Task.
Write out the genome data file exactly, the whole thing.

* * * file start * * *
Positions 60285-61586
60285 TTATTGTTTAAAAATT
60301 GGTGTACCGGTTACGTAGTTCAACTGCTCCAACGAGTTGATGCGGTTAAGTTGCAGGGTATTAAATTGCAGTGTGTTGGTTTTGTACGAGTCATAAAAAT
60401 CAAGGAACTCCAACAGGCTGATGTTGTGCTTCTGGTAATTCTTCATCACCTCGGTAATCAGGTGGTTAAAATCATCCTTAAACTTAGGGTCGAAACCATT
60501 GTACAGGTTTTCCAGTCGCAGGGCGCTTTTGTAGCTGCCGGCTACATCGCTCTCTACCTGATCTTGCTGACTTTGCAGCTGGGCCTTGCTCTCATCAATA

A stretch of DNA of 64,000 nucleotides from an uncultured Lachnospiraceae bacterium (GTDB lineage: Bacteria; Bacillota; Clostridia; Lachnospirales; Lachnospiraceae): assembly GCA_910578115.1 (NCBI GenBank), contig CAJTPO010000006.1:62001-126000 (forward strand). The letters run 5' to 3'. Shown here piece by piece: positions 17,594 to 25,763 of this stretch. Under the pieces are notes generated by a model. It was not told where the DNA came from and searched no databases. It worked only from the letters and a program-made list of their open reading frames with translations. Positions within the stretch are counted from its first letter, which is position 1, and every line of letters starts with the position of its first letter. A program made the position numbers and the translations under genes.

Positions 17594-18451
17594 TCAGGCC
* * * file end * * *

Positions 60285-61586
60285 TTATTGTTTAAAAATT
60301 GGTGTACCGGTTACGTAGTTCAACTGCTCCAACGAGTTGATGCGGTTAAGTTGCAGGGTATTAAATTGCAGTGTGTTGGTTTTGTACGAGTCATAAAAAT
60401 CAAGGAACTCCAACAGGCTGATGTTGTGCTTCTGGTAATTCTTCATCACCTCGGTAATCAGGTGGTTAAAATCATCCTTAAACTTAGGGTCGAAACCATT
60501 GTACAGGTTTTCCAGTCGCAGGGCGCTTTTGTAGCTGCCGGCTACATCGCTCTCTACCTGATCTTGCTGACTTTGCAGCTGGGCCTTGCTCTCATCAATA

A stretch of DNA of 64,000 nucleotides from an uncultured Lachnospiraceae bacterium (GTDB lineage: Bacteria; Bacillota; Clostridia; Lachnospirales; Lachnospiraceae): assembly GCA_910578115.1 (NCBI GenBank), contig CAJTPO010000006.1:62001-126000 (forward strand). The letters run 5' to 3'. Shown here piece by piece: positions 17,594 to 25,763 of this stretch. Under the pieces are notes generated by a model. It was not told where the DNA came from and searched no databases. It worked only from the letters and a program-made list of their open reading frames with translations. Positions within the stretch are counted from its first letter, which is position 1, and every line of letters starts with the position of its first letter. A program made the position numbers and the translations under genes.

Positions 17594-18451
17594 TCAGGCC